Trading Exit Strategies to Avoid Unintended Positions II

Let’s revisit Ann’s case from the previous article. Ann holds 100,000 BTCUSD long positions with an entry price of $10,000. She sets a take profit at $10,200 and a stop loss at $9,800. While Ann is on vacation, the BTC price drops to $9,700 before it rebounds to $10,250.

Exit Strategy (Part II) – Take Profit & Stop Loss

In addition to applying the “Reduce Only” feature to a limit sell order, Ann can also choose to apply “Take Profit / Stop Loss” directly on the long position to properly exit it.

What is a Take Profit / Stop Loss order?

Take profit and stop loss are commonly adopted approaches where traders exit a position when the price reaches a pre-set level. You may achieve the purpose of taking profit or stopping loss by using a limit order or conditional order.

What we want to discuss here is specifically the “Take Profit / Stop Loss” feature that Bybit provides.

“Take Profit / Stop Loss” orders on Bybit are:

  • Conditional market orders;
  • Conditional price can be last traded price, index price or mark price;
  • Attached to a specific position. It will close the entire position once triggered. If the position is manually or forced closed, “Take Profit / Stop Loss” orders attached to it will be automatically cancelled.

When BTC price drops to $9,800, Ann’s stop loss order kicks in and closes the long position. Once the position is gone, the $10,200 take profit order will automatically be cancelled as well.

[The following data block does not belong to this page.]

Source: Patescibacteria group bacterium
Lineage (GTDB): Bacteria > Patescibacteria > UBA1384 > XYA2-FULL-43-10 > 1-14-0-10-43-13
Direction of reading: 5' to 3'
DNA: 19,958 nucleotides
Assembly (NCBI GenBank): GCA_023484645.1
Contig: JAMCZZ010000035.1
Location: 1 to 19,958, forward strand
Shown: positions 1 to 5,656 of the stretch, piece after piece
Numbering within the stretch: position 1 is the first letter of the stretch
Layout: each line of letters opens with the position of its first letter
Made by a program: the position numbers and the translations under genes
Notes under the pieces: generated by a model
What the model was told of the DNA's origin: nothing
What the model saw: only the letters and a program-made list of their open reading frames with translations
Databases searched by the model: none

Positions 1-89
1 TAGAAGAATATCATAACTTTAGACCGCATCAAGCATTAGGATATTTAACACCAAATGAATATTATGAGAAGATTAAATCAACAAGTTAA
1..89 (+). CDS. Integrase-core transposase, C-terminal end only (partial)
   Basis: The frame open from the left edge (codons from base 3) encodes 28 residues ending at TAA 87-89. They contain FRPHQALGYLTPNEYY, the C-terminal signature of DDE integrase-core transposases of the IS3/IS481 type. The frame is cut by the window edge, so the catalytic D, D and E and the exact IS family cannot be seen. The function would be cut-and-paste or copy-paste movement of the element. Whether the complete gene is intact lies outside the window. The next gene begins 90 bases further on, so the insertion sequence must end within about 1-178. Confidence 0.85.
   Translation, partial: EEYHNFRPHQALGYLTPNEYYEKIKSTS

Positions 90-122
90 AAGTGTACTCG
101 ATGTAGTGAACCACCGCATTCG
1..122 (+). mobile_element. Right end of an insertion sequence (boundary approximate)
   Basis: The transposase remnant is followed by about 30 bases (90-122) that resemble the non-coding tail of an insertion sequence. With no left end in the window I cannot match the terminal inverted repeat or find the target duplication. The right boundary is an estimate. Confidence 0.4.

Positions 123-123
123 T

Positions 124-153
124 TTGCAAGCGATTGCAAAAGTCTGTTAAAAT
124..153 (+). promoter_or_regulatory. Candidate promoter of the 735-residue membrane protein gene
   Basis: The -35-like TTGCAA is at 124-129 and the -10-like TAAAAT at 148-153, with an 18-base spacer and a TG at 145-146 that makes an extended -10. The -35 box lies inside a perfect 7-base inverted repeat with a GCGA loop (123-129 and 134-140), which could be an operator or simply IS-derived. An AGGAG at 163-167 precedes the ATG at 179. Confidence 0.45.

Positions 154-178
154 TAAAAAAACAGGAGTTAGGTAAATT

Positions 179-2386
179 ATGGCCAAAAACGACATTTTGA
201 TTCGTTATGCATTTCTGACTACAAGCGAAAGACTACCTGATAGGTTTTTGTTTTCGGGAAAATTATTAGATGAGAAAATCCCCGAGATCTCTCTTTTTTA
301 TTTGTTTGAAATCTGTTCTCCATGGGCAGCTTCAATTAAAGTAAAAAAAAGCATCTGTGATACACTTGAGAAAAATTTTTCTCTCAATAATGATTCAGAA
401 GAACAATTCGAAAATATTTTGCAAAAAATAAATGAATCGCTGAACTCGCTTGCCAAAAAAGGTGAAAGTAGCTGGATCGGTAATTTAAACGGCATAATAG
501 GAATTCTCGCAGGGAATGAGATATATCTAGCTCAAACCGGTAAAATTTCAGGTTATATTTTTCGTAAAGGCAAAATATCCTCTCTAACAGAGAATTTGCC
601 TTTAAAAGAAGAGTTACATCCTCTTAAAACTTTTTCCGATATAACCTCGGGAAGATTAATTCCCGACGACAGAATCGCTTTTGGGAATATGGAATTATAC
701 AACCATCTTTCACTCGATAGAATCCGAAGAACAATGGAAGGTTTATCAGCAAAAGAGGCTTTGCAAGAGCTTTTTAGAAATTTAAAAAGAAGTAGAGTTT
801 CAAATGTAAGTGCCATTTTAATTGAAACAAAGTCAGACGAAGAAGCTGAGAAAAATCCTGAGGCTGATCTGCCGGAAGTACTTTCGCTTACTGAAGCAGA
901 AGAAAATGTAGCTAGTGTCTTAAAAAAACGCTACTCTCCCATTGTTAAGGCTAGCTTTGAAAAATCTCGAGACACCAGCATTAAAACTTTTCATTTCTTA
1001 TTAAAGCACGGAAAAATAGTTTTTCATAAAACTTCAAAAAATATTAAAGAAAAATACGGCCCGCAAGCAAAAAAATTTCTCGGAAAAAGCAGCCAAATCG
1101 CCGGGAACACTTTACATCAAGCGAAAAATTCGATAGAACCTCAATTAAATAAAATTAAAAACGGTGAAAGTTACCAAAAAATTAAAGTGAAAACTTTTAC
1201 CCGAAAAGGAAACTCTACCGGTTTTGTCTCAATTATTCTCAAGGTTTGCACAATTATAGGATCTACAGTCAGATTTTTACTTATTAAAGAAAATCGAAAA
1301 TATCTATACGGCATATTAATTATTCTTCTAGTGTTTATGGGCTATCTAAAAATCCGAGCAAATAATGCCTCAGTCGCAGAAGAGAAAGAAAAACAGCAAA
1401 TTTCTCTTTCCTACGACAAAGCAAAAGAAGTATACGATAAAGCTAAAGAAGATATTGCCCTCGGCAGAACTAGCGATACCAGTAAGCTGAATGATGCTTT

Similarly, a stop loss order will also be automatically cancelled if the take profit condition kicks in first.

“Take Profit / Stop Loss” can be set upon an existing position, and you can also set up the conditions when placing a new order on Bybit.

Exit Strategy (Part III) – Close on Trigger

Ann bought 100,000 BTCUSD contracts at $10,000. She plans to add another 50,000 contracts if BTC price drops to $9,500. She also wants to stop loss at $9,000 and take profit at $10,200.

If Ann uses a reduce only limit order to take profit, this limit order will only apply to the existing 100,000 long contracts. She won’t be able to take profit on the additional 50,000 contracts (if any)

To properly take profit and exit the position, Ann can

  • Set a “Take Profit” order on this long position directly;
  • Or set a conditional sell order of 150,000 contracts with the “Close on Trigger” feature.

What is Close on Trigger?

Similar to “Reduce Only” for limit orders, the “Close on Trigger” feature strictly closes a position once a conditional order is triggered.

150,000 Conditional Sell Order – Close on Trigger or Not?

1.If the BTC price drops to $9,500 and rebounds to $10,200:

Ann buys another 50,000 contracts at $9,500, giving her a total of 150,000 contracts. The conditional sell order will close her entire position regardless if she opts for the “Close on Trigger” or not.

2.If the BTC price rises non-stop from $10,000 all the way to $10,200, Ann doesn’t get a chance to increase her long position.

  • Without close on trigger: The conditional sell order will close her long position and also add 50,000 short contracts.
  • With close on trigger: The conditional sell order will only close her long position.

3.If the BTC price drops to $9,000 and stop loss kicks in, and then rebounds to $10,200.

  • Without close on trigger: Ann will end up with 150,000 short contracts at $10,200.
  • With close on trigger: Ann holds no position at $10,200.

How to set Close on Trigger?

Select “Conditional” order in the order tab. Set the order price, trigger price and quantity, and tick “Close on Trigger” at the bottom.